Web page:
Dec 17, 2020.
Here we are one week prior to Christmas, and I am so glad I understand what the season truly means. You and I have been invited by heaven to the Fathers table, and we have taken our place at that table. And what a life-changing privilege it has been. Yes? The Lord sought us, invited us, and we said “yes”. I am intrigued however, that not all invitations are the same.
#JesusStories: Among the Incarnation accounts, I love the bit about the shepherds found in Luke 2. These nomad sheep-tenders represented the lowest rung on the social ladder of early Palestine; they spent their nights sleeping in the fields with their sheep. Yet on the night Jesus was born, heaven orchestrated a spectacular invite to “them” performed by glowing angels speaking in prose and song. WOW! The contrast between lowliness and glory is breathtaking. And as expected, this invite resulted in the shepherds making their way to the side of the newborn Messiah. And when they got there, they did not walk into a palace or high-end Inn, it was an animal cave on the edge of town – a place chosen so they would not feel uncomfortable or upstaged. It appears God went out of His way to make this invitation perfect for them, even to the discomfort of the first family. Now it is true that much later, wealthy nobles found a place at the side of the Christ Child too, but their invite was not the same as the shepherds. For the lowly, God pursued them in a most marvelous way and literally swept them to the side of the infant Jesus; for the others, God posted a star and left the door open for them to find their way. So all were welcomed, but the poor were given an invitation of extravagance.
What does this mean to the leaders of Jesus’ Church through the ages? In rich America, it serves as a confrontation against any form of elitism. Many Christian leaders have missed-the-mark by envisioning their churches filled with impressive people, while overlooking the lower-third who live in the shadow of their steeples. This is exactly the opposite of the message that flows from the shepherds grand invite story, isn’t it? Further, it is exactly the opposite of the people Jesus pursued first during his ministry – the sick, the poor, the sinner, and the isolated at all levels of the social ladder. Could the American Church ever learn to reserve our most extravagant invitations for those left-behind and over-looked?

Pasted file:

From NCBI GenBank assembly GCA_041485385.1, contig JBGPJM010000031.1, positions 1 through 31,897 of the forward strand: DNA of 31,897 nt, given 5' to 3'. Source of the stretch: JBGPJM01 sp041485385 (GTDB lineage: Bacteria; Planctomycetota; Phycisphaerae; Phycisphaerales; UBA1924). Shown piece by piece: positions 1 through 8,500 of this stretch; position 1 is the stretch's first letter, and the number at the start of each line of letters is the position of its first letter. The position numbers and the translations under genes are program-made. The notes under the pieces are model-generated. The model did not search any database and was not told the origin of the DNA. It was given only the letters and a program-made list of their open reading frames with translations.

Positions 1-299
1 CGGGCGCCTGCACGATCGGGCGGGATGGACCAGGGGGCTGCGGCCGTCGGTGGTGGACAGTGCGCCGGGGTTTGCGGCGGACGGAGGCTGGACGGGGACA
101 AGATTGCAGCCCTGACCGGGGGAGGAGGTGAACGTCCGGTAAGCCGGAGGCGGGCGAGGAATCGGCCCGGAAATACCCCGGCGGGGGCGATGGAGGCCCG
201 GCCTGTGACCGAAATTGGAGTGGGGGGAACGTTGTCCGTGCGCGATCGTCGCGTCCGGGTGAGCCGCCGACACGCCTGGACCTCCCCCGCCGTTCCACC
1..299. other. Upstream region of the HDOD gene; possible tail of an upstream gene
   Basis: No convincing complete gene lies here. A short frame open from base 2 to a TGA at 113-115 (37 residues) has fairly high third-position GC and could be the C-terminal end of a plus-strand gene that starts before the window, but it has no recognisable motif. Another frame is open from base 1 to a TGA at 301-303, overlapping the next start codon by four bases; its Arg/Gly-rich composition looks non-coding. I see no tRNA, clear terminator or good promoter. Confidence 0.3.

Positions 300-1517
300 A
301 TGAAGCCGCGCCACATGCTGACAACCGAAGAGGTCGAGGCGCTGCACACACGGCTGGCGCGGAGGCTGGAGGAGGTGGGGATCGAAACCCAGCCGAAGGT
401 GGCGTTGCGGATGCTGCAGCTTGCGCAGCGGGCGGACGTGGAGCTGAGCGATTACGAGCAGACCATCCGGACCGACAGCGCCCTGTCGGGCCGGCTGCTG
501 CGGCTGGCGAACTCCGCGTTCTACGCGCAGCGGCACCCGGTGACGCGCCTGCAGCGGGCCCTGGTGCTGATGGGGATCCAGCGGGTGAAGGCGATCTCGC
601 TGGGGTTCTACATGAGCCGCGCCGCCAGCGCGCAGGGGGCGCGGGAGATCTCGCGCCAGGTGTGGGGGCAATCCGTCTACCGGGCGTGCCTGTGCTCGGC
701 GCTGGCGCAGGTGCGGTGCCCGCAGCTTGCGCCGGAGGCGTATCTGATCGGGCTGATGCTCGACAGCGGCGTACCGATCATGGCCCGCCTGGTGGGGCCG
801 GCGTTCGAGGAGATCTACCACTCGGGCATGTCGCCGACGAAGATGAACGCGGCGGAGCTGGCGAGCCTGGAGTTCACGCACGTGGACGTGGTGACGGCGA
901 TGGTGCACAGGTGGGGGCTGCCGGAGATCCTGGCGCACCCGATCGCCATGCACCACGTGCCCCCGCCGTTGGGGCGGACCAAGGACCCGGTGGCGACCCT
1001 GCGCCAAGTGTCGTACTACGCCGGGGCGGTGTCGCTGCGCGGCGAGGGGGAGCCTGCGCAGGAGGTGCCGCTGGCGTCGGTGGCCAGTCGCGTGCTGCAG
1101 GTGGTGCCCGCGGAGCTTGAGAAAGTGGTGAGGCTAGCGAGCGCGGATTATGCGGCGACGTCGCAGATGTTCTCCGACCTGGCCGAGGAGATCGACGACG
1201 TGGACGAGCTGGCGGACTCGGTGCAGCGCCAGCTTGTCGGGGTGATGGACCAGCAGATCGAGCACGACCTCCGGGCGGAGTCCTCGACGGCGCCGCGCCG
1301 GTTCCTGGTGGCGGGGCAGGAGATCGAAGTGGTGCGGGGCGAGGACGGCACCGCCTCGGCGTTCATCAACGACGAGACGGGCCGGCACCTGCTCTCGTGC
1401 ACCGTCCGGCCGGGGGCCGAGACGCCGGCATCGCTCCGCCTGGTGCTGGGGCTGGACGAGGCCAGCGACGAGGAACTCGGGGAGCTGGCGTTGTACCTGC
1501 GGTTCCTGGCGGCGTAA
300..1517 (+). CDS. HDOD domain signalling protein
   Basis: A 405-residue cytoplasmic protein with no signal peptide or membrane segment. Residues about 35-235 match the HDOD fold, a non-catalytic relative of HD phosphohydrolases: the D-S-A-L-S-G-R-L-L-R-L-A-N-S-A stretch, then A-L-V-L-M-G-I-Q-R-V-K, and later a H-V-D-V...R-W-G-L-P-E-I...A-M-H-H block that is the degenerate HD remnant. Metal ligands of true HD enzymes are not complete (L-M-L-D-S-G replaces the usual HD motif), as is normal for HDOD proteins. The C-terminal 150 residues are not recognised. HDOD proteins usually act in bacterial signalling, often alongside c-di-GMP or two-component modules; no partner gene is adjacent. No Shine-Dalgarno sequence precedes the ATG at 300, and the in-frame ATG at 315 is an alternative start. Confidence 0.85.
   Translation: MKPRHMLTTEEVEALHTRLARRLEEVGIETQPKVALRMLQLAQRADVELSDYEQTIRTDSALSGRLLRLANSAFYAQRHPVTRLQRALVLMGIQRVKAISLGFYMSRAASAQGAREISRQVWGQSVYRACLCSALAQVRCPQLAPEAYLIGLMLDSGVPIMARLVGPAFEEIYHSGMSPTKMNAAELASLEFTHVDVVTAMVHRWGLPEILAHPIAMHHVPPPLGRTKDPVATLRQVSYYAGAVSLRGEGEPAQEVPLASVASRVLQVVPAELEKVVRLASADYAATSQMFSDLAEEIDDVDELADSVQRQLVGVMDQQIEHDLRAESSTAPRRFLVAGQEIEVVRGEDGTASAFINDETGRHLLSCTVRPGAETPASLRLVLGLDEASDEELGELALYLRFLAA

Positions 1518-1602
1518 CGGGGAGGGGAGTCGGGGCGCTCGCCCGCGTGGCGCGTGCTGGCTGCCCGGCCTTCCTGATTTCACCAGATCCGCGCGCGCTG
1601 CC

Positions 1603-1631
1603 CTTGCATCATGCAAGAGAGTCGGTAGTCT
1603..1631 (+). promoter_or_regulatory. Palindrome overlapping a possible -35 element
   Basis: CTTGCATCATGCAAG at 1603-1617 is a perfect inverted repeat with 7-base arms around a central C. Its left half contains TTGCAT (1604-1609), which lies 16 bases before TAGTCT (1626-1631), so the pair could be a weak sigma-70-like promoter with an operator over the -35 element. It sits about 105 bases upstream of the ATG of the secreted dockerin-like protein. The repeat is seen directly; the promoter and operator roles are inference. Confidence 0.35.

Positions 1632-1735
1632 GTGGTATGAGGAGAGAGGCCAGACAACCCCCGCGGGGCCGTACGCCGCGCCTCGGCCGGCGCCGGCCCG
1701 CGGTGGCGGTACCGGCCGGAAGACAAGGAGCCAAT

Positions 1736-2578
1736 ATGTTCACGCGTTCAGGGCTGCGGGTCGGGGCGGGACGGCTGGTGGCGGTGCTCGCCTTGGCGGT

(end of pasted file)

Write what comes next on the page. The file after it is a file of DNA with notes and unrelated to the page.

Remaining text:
#DinnerChurchQuotes: “Those who abandon everything in order to seek God know well that He is the God of the poor.” -Thomas Merton
#PracticalStuff: This is the season to remember that the Divine Invite holds particular power for challenged groups. So here is the idea-of-the-week: 1)Call a holiday huddle with your core team and remember where your dinner churchs’ calling lies. 2)Then read the Luke 2:8-16, followed by Mt. 25:34-40. 3)End by leading them in a prayer of recommitment to set a table for the isolated knowing full-well that Jesus Himself will sit down with them.
Blessings & Boldness,
Dr. Verlon and Melodee Fosner have led a multi-site Assemblies of God Dinner Church in Seattle, Washington since 1999 (www.CommunityDinners.com). In this decade when more churches in the U.S. are declining than thriving, and when ninety-six churches a week are closing, Verlon and Melodee sensed that a different way of doing church was needed for their 97-year old Seattle congregation. It soon became obvious that they were not the only ones in need of a different path. They joined the FX team in 2016 and founded the Dinner Church Collective. And then in 2019 founded the Dinner Church School of Leadership. There is a lot to be gained when church leaders begin to see open doors in the American landscape that they had previously overlooked. Therein lies the journey for those who will forge a new future for the American Church.